A person with anorexia restricts their food intake to an extreme degree. They might skip meals, limit themself to certain food groups, and/or eat very small amounts. This restriction can cause extreme weight loss. An individual may dismiss the severity of their emaciation.
It is not possible to tell if someone is or is not living with anorexia based on appearance. Anorexia is not the same as thinness, and not all people with anorexia are underweight. Anorexia has one of the highest mortality rates of any mental health disorder.
People with anorexia will often go to great lengths to hide their symptoms out of shame. There are many reasons and factors someone could develop anorexia, including familial attitudes; sexual, emotional, or physical abuse; the sociocultural idealization of thinness; and a sense of perfectionism and a need to exert control over one’s life. An individual who feels powerless in one aspect of their life, such as relationships or school, may restrict food as a way to regain autonomy. Oftentimes the fear of gaining weight overpowers an individual’s willingness to stop restricting.
Anorexia can occur in people of any race, ethnicity, age, gender, sexual orientation, and size. People are more vulnerable to developing anorexia during times of transition or stress. Athletes, especially those playing sports with weight classes, are also at risk of developing symptoms. When reporting on eating disorders, be mindful that including details about specific activities, quantities, or body shapes can prompt others to engage in harmful behaviors. Language such as “lives with an eating disorder” or “is being treated for an eating disorder” (vs. “is anorexic”) reinforces that recovery is possible, as does including information about steps people have taken to reduce or eliminate the disorder from their lives. Nuanced coverage of anorexia accounts for the physical, psychological, cognitive and behavioral dimensions of anorexia, whose characteristic feelings and thought patterns can persist even if food restriction does not.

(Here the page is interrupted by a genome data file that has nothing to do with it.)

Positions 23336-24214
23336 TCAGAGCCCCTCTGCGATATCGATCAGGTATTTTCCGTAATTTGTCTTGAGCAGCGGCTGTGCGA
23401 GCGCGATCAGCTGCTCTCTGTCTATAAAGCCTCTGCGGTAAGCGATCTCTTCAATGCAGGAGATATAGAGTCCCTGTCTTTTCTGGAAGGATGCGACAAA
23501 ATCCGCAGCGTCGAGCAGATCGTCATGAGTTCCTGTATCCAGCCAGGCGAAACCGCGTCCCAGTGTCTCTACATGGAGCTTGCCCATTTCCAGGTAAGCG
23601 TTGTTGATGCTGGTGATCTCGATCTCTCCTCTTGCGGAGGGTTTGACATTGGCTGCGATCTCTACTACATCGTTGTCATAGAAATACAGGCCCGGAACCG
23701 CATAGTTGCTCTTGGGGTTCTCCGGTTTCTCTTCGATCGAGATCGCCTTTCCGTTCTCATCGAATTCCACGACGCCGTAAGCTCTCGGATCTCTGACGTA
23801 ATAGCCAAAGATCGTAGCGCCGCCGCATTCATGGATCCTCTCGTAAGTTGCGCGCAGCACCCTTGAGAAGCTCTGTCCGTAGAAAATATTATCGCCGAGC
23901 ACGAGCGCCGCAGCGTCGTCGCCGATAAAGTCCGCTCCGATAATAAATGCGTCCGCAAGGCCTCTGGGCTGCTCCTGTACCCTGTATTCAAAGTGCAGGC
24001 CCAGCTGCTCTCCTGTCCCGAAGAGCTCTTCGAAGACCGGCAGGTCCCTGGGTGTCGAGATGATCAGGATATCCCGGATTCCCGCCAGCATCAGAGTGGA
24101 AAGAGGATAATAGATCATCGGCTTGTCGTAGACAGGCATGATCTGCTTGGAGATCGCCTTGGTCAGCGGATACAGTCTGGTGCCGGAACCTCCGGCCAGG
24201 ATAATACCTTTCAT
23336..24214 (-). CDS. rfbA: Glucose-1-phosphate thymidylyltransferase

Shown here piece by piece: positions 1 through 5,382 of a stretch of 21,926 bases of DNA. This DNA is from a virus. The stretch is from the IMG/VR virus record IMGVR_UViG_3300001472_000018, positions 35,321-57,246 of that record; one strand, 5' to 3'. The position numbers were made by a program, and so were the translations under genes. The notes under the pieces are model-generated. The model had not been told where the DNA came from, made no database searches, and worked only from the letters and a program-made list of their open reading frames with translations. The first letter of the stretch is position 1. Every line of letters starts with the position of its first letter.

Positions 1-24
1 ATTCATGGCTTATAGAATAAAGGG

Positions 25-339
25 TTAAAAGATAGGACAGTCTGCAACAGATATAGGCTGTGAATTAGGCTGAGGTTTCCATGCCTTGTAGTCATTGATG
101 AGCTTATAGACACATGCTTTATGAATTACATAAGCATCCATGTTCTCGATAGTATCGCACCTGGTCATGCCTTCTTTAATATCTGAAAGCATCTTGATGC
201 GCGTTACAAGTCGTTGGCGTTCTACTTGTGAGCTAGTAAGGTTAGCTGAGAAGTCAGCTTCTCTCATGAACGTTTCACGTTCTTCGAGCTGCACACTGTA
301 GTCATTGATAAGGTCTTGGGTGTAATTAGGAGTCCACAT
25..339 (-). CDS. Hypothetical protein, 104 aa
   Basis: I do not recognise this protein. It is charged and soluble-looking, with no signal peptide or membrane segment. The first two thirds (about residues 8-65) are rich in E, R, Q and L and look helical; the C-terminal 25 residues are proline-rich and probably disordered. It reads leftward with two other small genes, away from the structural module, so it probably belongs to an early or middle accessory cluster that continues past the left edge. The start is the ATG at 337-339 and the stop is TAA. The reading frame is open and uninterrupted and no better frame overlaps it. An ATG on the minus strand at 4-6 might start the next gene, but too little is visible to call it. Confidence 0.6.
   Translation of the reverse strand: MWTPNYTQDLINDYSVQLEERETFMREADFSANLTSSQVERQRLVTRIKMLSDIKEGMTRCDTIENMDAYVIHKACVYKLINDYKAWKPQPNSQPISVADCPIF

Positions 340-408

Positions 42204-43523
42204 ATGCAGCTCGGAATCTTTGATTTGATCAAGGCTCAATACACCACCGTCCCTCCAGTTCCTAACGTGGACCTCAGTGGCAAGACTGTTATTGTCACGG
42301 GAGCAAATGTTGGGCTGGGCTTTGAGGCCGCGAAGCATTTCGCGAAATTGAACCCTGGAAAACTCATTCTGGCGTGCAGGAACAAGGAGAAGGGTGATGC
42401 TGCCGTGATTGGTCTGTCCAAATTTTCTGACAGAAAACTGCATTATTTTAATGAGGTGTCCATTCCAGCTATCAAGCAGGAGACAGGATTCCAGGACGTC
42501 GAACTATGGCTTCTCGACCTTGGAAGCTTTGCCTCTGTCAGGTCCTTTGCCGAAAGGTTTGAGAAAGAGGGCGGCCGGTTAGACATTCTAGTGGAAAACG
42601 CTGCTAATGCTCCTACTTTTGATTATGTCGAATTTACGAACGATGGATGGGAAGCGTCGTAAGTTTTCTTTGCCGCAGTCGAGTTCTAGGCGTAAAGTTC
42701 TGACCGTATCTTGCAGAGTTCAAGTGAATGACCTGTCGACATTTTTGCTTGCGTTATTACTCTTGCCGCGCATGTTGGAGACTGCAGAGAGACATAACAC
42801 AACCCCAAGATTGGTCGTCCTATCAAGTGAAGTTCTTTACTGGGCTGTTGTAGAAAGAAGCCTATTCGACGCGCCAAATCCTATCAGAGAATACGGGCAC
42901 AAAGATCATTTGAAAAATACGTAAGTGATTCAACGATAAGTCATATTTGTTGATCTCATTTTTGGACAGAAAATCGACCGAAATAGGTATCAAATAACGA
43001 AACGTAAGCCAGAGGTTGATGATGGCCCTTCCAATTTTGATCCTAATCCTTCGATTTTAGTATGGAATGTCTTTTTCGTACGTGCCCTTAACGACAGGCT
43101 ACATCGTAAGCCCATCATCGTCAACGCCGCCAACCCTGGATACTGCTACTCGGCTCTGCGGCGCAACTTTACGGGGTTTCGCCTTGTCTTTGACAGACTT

- Anorexia Nervosa (National Eating Disorders Association)
- Eating Disorders (National Institute of Mental Health)
- What Not to Say to Someone with an Eating Disorder (Verywell Mind)
An eating disorder in which one restricts food intake and experiences severe anxiety around gaining weight. Anorexia can occur in people of any race, ethnicity, age, gender, sexual orientation, and size. It is not possible to tell if someone is or is not living with anorexia based on appearance. Nuanced coverage accounts for the physical, psychological, and behavioral dimensions of anorexia, whose characteristic feelings and thought patterns can persist even if food restriction does not.